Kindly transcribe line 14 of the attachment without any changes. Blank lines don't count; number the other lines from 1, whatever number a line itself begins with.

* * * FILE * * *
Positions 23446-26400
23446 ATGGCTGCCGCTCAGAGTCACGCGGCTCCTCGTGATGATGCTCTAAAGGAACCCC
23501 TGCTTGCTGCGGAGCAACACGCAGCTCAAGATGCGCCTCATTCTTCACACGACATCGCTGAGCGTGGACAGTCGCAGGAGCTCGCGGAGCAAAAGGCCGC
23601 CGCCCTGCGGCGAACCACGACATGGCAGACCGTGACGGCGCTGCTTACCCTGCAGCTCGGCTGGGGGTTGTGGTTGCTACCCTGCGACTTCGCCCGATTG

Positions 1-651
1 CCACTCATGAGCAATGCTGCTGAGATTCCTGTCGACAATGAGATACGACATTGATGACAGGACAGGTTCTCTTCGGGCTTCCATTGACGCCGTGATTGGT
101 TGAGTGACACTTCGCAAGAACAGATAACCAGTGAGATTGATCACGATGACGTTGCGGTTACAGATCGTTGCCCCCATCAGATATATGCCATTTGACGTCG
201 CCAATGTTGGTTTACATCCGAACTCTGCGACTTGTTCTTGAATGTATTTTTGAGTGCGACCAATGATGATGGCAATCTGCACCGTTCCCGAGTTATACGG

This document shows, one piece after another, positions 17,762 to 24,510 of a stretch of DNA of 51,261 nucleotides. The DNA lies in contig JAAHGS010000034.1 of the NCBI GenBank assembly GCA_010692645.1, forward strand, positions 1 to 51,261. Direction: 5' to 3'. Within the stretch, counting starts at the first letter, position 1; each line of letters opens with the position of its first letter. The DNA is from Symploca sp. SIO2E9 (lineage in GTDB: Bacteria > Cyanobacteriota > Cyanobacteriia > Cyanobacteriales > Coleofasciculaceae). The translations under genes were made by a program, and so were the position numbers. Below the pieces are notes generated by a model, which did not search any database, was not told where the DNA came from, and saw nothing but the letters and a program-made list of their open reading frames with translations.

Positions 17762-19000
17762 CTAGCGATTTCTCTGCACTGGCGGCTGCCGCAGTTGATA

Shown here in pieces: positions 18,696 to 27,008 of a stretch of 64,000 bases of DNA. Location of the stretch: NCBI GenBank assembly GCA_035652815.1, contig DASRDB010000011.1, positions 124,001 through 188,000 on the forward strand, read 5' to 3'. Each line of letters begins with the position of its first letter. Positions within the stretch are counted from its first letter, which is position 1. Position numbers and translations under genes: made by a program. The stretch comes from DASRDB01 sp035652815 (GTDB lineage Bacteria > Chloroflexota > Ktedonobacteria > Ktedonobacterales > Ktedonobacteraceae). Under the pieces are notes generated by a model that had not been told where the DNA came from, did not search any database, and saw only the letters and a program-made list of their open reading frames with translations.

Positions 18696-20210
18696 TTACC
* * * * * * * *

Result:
18696 TTACC